Author Archives: A Crime Mapper

Tapei’s Police Tracking System Active


I wrote a post a couple of weeks ago about using facial features as the primary key in a database. Today, the Tapei Times published a news article about the Tapei Police Department’s new suspect tracking system that has integrated over 13,000 traffic cameras, a proposed 27,000 high resolution cameras, GPS, GIS and the incident reporting telephone reporting system.

The $68.9 million image monitoring system automatically matches facial pictures with identity card images and other databases to help the police to identify suspects. I guess it was closer than I had expected…

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Temporal Analysis of Events


The other day I had a conversation with someone who was facing an issue that most of us have faced; not knowing the exact time when an event occurred but knowing the time range when it happened. Example: a business was burgled after the shop closed at 7p and before it opened at 9a.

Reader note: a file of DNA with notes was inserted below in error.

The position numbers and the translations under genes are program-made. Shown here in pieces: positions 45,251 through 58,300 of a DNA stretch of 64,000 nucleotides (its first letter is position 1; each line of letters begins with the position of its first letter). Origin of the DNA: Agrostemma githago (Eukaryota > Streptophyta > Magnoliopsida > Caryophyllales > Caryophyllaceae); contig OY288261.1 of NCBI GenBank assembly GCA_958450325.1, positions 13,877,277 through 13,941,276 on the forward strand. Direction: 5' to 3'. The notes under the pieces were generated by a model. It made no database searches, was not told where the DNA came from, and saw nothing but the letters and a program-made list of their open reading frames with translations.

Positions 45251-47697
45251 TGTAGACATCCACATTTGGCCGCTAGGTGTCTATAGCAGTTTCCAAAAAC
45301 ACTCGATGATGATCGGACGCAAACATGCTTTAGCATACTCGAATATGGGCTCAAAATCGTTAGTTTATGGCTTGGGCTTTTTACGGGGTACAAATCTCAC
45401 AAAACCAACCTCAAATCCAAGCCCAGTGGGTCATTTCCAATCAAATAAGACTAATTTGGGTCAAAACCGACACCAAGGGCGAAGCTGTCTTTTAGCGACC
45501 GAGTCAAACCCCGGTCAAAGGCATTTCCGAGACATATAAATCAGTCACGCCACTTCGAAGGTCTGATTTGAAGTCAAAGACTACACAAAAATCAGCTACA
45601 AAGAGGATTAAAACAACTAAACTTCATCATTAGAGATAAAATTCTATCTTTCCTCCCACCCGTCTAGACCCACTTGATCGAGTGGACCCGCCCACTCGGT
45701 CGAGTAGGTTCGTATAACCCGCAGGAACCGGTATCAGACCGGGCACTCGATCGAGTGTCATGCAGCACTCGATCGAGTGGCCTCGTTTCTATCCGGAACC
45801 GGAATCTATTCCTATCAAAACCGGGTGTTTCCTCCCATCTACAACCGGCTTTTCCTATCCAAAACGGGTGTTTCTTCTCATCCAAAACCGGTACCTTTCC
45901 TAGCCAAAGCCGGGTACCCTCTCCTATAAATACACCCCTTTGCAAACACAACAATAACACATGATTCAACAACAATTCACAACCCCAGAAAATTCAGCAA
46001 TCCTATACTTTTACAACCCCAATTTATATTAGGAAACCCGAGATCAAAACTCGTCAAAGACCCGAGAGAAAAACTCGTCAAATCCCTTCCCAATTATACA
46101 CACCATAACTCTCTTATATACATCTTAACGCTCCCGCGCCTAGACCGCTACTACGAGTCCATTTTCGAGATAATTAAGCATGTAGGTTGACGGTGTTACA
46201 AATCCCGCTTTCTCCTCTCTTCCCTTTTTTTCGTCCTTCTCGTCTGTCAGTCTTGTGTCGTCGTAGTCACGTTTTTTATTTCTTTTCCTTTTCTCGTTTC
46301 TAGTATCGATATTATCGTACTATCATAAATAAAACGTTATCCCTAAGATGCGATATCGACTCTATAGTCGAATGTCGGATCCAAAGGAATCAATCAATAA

We were talking about how to handle this type of situation, how can it be included in the analysis even though we do not have an exact time of occurrence? I was searching for different methods when I came across an article and paper written by Jerry Ratcliffe back in 2002 on aoristic crime analysis.

It is an interesting way of looking at the temporal nature of events, the article defines three ways of searching when time is a factor:

Rigid – search to determine whether an the event occurred within in a defined time range. This method will only select events that happened between the start and end time point.

Average – search to determine if the average time calculated by the possible start time and end time of the event occurred in the defined time range. The average will take the midpoint of the time range and determine if it falls within the time range.

Aoristic – this type of search looks to determine if the event might have occurred within the search time range.

Image source: Jerry Ratcliffe

I can see this as being another good tool in the toolbox when time is one of the variables. Now I just need to figure out how to write that as a query in my GIS application…

Source Information: Ratcliffe, J.H. (2002) Aoristic signatures and the spatio-temporal analysis of high volume crime patterns. Journal of Quantitive Criminology, 2002, Volume 18 Issue 1: 23-43